Risk of Bias in Non-Randomised Studies
A key component of a systematic review is the development of conclusions that take into consideration the quality of the synthesised data or evidence. This requires studies to be assessed for Risk of Bias (sometimes referred to as ‘study quality’). Tools to assess bias in Randomised Controlled Trials typically focus on the adequacy and concealment of the random allocation of the intervention. However, Non-Randomised Studies (NRS) are often used in public health reviews and include several additional sources of potential bias.
Cochrane has recently developed a tool to assess Risk of Bias in NRS of interventions (ROBINS-i, previously ACROBAT-NRSi). This tool has been developed using mainly clinical examples. We have piloted the ROBINS-i tool to assess how easily this new tool can be applied to complex healthy public policy intervention studies using a group of housing improvement studies.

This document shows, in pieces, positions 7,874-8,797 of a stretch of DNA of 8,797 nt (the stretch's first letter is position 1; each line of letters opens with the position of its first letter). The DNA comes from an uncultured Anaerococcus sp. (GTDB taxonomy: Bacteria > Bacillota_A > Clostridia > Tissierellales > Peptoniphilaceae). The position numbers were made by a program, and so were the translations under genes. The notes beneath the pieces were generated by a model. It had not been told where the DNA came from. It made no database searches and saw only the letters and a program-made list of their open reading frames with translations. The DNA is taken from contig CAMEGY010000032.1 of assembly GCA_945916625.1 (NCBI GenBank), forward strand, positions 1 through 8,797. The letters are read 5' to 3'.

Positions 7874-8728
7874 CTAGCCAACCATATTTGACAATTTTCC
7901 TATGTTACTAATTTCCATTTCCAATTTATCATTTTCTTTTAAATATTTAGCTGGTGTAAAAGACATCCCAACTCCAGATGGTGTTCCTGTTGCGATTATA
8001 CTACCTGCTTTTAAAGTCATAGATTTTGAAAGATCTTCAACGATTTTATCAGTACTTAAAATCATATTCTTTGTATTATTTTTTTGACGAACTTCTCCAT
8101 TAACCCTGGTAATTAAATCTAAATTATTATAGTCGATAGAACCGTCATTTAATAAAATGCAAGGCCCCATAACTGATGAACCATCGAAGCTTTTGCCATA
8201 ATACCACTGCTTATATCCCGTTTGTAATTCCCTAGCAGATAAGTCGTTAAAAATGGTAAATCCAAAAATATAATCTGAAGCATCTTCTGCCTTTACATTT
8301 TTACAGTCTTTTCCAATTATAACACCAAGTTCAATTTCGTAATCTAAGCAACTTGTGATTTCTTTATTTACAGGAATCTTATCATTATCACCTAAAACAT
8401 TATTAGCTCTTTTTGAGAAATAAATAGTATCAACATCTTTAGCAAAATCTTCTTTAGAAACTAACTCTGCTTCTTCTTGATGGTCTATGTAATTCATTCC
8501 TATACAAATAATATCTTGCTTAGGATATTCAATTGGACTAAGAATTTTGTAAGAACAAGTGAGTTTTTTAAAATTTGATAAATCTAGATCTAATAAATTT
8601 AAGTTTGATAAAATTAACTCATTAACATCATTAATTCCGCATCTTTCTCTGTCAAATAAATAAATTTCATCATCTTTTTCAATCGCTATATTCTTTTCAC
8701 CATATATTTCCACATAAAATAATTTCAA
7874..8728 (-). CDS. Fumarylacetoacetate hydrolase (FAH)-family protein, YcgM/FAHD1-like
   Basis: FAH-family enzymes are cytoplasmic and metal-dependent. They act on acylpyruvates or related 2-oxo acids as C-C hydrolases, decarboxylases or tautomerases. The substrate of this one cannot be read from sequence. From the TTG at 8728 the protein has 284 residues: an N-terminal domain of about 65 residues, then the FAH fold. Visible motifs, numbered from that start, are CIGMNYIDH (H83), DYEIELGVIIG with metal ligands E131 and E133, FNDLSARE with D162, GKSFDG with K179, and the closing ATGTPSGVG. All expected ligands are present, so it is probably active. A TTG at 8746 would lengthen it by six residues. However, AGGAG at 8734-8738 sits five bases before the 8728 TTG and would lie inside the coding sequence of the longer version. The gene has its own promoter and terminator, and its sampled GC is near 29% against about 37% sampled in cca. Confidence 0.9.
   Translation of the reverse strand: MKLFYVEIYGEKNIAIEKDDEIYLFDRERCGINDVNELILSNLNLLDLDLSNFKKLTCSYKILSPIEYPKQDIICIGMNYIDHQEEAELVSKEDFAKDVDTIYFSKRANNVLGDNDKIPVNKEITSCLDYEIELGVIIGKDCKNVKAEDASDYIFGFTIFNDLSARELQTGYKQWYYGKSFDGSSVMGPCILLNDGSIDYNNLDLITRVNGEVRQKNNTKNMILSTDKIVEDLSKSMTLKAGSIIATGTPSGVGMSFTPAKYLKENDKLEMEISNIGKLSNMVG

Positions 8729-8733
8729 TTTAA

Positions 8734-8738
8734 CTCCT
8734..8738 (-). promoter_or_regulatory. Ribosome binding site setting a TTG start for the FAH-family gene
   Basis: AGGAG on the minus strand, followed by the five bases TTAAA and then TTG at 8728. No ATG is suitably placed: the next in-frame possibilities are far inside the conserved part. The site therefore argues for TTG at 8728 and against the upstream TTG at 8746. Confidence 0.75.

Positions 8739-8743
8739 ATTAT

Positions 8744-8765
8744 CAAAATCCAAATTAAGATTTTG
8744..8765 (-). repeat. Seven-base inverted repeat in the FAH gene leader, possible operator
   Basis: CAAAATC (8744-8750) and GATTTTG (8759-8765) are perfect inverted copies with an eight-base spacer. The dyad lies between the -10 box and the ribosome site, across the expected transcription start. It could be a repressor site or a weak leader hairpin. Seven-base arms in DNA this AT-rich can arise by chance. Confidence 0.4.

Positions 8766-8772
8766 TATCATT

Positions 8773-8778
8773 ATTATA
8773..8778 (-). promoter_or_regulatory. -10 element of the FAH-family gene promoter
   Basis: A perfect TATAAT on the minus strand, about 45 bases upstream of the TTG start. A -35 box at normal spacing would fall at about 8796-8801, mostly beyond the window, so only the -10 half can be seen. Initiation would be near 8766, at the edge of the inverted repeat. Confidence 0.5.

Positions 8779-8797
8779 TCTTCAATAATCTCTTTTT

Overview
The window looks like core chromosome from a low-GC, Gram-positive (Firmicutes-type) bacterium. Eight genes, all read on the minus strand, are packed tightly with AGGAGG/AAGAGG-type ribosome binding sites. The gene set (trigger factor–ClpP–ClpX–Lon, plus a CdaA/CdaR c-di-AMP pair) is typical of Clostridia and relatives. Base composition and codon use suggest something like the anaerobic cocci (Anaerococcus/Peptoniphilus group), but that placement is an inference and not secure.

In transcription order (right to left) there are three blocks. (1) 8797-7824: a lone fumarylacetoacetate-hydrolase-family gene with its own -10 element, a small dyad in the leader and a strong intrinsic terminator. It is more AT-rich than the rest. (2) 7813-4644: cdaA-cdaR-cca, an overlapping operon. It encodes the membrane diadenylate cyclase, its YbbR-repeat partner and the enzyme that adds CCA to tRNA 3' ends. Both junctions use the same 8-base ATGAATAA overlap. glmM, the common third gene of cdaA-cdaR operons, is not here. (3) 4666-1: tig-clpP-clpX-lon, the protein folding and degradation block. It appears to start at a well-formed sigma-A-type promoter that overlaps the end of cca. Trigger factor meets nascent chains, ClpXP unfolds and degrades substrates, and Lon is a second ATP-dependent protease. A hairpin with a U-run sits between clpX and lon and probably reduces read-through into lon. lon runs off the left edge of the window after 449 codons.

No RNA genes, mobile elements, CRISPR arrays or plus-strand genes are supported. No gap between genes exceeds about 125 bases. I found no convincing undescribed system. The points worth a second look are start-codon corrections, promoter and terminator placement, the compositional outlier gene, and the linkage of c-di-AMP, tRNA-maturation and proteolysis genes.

The aim of this work was to help establish ease of use in applying the tool beyond the clinical realm, and use lack of consensus across those experienced in critical appraisal of NRS to identify and articulate any emergent issues in face validity and interpretation of the tool.
Following this work we concluded that while the ROBINS-i tool is a conceptually rigorous tool it is difficult to apply to natural experiments of community based public health interventions. In particular we found it difficult to determine the Effect of Interest (Intention to Treat or per protocol) where the timing of the “intervention status” was unclear.
A paper reporting the findings of this work is available here.